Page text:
Precision feeding raises reproductive potential of hens

EDMONTON — Precision agriculture is coming to the chicken barn.

Researchers at the University of Alberta have developed a precision feeding system for broiler-breeder chickens that could result in more uniform and productive birds.

Poultry researcher Martin Zuidhof has helped develop a system that feeds birds throughout the day while measuring how much each one consumes and gains.

“What has been really gratifying with precision feeding has been the interest. It is so revolutionary. It changes the way we think about feeding broiler-breeders,” he said.

“There is no system like it anywhere in the world for collecting data on free run individuals.”

Birds at the poultry research centre in Edmonton are tagged with a radio frequency identifier on the wing and neck when they are about two weeks old.

Their feeding activities are then monitored.

Zuidhof has learned that the metabolism of birds that are fed once a day is adjusted so feed is stored differently in the body.

“When you feed just in time, those birds don’t have to store and mobilize nutrients,” he said.

“If they can grow and maintain themselves and produce eggs when they are getting feed at just the right time, they are quite a bit more efficient.”

The research team has also monitored water intake, but did not see a big difference.

Birds that are precision fed have less fat, but breeding birds need a certain level of body fat. As a result, they may receive a different diet when they start reproducing.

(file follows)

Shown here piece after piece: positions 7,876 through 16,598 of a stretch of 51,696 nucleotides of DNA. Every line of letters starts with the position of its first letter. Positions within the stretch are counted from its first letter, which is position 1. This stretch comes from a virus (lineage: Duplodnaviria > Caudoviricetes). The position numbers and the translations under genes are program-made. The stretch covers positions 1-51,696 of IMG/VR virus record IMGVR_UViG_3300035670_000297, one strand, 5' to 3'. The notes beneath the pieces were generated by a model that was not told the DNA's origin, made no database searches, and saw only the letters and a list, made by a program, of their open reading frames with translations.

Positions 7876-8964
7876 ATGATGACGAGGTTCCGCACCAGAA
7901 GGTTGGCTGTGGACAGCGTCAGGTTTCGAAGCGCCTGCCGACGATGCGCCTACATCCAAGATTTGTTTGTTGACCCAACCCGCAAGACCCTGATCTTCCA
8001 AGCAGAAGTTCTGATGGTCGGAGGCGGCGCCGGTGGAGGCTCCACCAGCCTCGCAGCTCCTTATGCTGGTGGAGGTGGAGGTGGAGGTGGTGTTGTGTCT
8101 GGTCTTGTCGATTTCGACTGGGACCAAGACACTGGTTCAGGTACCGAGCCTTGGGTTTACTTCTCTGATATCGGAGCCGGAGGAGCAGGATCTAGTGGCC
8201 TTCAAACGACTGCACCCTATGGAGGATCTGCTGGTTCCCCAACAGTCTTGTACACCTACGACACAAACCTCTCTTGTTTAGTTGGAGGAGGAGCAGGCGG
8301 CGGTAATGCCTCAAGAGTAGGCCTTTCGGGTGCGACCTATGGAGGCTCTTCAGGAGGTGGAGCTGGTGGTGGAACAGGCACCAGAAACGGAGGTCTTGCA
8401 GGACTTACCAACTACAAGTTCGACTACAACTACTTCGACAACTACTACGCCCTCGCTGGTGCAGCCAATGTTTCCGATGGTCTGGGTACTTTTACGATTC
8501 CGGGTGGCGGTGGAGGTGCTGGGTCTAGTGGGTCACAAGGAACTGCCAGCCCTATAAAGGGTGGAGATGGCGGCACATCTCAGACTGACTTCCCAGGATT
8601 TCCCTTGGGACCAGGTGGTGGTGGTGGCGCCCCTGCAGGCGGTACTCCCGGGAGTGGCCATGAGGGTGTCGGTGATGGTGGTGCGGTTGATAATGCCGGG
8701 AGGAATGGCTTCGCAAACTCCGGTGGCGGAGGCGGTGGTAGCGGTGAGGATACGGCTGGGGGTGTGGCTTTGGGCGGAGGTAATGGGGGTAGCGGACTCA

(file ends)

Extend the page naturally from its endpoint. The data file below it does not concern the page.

These birds are the parents of broilers, so allowing them to feed more frequently would likely help them produce healthier chicks.

Precision feeding could also produce more uniform-sized birds with wide ranges in weight.

“Some birds would be as little as 1,200 grams and some birds would be over three kilos,” he said.

“Having a uniform flock allows all the birds to do their personal best.”

Smaller birds do not lay as many eggs, and the larger ones may not be as fertile or may have difficulty mating.

Birds that are not fit and do not mate well produce fewer chicks, while those that get too much feed could produce too many yolks or eggs with soft shells.

Researchers in Colombia have attempted a more hands-on management approach following the same feeding principles. Working with the same strain of birds, they achieve higher yields with 146 chicks per hen compared to 117 in Canada.

“That is a good 25 percent more, so we are 25 percent below the reproductive potential,” Zuidhof said.

“One of the ways we are hoping to achieve some of that potential is with precision feeding.”

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